A Rutgers survey of community-based mental health providers highlights the adaptations being made for continuity of service

Some community-based mental health providers throughout New Jersey don’t have the funds necessary for the telehealth technology needed to reach patients or the personal protective equipment (PPE) required to protect its staff, according to a Rutgers survey.

The Rutgers School of Health Professions surveyed mental health providers – who work primarily in outpatient department day programs, through mobile outreach services or through face-to-face services in residences and settings inside and outside hospitals – from more than 40 community-based mental health organizations.

This is a sampling of the 140 provider organizations that serve more than 90,000 people with serious mental health conditions, most of whom are unemployed and impoverished and some of whom are homeless or homebound.

Ken Gill, associate dean and chair in the Department of Psychiatric Rehabilitation and Counseling, who conducted the survey with Aaron Levitt, a faculty member in the Rutgers School of Health Professions, answers some questions about the findings:

What were the major challenges reported? 

The organizations reported dozens of adaptations that they made or plan to make to deliver telehealth, with varying degrees of success due to limits in their organizational infrastructure, existing technology and an inability to move staff to more in-demand services due to lack of expertise in those areas.

However, they note they are ramping up as quickly as possible. Other adaptations include obtaining PPE from alternate sources, providing the necessary training to employees who are idle due to closures, connecting with consumers via emergency contacts and providing community resources for consumers who have lost their jobs, need food and help advocating with landlords to prevent homelessness. They also are using universal health screening protocols to serve consumers when possible if  face-to-face services are still needed for psychiatric crises.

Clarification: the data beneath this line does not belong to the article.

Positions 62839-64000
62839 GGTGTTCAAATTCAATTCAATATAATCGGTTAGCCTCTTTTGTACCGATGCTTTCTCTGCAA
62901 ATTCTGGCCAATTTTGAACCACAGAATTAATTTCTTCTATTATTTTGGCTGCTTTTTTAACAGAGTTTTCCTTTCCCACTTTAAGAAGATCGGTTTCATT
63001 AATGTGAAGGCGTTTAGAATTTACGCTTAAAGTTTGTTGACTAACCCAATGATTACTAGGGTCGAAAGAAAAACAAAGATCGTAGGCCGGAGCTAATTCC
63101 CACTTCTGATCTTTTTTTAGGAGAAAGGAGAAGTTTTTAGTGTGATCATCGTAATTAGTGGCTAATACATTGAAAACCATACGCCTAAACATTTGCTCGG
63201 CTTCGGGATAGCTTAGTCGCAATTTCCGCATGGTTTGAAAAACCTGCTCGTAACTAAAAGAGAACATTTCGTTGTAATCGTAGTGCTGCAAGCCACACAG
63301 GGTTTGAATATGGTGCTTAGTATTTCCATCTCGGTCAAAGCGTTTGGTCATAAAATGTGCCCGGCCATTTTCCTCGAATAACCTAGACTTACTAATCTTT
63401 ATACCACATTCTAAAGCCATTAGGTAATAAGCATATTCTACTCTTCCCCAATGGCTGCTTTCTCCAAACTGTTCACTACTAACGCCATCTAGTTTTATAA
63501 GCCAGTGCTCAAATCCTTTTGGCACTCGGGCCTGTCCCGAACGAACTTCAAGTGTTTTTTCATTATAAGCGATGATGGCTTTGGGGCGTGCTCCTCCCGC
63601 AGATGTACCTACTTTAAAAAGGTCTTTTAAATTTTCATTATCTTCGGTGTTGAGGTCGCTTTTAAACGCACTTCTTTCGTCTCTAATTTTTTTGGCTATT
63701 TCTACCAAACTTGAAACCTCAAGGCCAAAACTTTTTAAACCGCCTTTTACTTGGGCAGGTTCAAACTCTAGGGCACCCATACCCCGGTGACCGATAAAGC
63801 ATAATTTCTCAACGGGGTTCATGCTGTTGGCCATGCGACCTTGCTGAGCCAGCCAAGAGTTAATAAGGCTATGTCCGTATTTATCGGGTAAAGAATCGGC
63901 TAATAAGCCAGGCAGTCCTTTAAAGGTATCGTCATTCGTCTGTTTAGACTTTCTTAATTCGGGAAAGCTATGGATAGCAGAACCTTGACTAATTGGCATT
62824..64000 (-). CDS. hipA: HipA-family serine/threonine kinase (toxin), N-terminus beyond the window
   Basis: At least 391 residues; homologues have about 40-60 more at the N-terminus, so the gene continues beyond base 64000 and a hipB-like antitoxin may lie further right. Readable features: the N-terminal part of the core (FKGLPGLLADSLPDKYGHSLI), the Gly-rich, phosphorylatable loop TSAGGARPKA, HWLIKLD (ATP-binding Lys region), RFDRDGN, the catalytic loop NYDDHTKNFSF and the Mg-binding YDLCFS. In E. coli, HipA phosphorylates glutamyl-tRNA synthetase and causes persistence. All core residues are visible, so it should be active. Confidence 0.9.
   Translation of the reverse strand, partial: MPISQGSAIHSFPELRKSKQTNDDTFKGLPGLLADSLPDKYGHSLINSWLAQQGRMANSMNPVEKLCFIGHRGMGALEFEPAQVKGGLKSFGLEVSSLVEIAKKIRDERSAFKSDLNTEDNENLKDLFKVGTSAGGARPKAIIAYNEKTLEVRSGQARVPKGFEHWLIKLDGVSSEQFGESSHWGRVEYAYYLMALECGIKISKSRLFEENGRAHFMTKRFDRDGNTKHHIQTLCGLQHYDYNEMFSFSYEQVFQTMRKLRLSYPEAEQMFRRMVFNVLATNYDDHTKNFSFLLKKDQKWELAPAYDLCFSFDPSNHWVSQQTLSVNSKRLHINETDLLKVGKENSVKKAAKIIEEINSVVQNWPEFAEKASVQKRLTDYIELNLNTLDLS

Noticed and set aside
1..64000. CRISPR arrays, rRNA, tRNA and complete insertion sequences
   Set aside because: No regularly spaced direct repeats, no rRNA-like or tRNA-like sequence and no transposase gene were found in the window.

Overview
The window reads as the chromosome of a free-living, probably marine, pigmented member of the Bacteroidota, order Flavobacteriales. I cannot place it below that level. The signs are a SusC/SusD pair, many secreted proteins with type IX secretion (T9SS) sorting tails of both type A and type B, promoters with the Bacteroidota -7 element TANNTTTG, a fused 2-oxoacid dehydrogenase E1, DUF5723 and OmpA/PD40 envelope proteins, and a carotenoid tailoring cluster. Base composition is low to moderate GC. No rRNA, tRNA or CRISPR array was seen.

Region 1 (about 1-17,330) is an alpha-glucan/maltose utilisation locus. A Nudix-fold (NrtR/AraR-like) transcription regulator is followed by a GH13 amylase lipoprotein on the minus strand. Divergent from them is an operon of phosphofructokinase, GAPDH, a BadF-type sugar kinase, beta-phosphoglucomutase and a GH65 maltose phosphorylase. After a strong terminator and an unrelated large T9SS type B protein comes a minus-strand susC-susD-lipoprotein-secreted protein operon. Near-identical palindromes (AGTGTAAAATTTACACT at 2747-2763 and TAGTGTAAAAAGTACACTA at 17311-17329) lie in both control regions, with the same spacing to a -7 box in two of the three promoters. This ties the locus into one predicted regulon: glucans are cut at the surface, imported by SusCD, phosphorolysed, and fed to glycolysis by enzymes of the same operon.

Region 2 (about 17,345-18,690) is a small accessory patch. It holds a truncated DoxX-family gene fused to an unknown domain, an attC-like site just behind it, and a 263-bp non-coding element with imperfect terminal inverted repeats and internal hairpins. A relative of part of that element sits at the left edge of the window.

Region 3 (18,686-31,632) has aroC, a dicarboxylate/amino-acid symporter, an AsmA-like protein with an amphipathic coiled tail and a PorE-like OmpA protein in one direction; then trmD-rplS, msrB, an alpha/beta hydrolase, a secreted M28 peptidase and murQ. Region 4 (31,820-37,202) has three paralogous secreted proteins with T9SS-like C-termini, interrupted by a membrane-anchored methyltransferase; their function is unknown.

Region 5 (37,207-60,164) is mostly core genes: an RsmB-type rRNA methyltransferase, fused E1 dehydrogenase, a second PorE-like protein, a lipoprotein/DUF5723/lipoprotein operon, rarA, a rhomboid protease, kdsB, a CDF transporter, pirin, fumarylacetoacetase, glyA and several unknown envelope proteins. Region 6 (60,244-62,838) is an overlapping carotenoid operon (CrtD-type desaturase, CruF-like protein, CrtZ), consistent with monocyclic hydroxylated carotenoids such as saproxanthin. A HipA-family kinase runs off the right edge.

One major challenge to telehealth is that many people they serve do not have access to smartphones, computers or conventional phones, which means providers have to meet face-to-face. Since these organizations generally have minimal need for PPE during normal operations and did not have regular suppliers, there was a lack of and inability to acquire adequate personal protection at the start of the pandemic, which created a major barrier to delivering mental health services.

What staffing challenges do these organizations face?

Respondents reported staff members who were idle or underused due to services that had been closed, like day programs, and a shortage of staff for services that needed to be increased. Although staff have been reassigned where possible, a mismatch of experience of existing staff and expertise that is currently needed has made placements difficult.

Also, the increased, unforeseen expenses of staff overtime and from purchases of technology, software, apps and PPE were significant for organizations dependent on public support and revenue from Medicaid or other sources. Revenues have already declined as expenses are already increasing. Lack of clarity in regulations has further confounded what was permissible and reimbursable in regard to remote supports, such as ZOOM, Skype or Facetime for both one-on-one and group communication.

What are some solutions to problems confronting health care providers?

Mental health providers are feeling intense stress in trying to deliver effective services during the pandemic. For moral and social support of staff, supervisors and administrators should check in with the Mental Health Technology Transfer Center, which is funded by the Substance Abuse and Mental Health Services Administration and is providing support sessions and resources. The Mental Health Association in New Jersey is also providing support.

Both the funding and regulatory environments are changing quickly. The federal government is making money available for telecommunications services, information services and devices necessary to provide critical connected care services.

Statewide advocacy organizations such as the New Jersey Association of Mental Health and Addiction Agencies and the New Jersey Psychiatric Rehabilitation Association are monitoring regulatory changes and sharing new guidance that has been coming out. Centers for Medicare & Medicaid Services, Medicaid and the Division of Mental Health and Addiction Services are providing regulatory flexibility and guidance that we called for in the report. Check these sources frequently as information continues to change.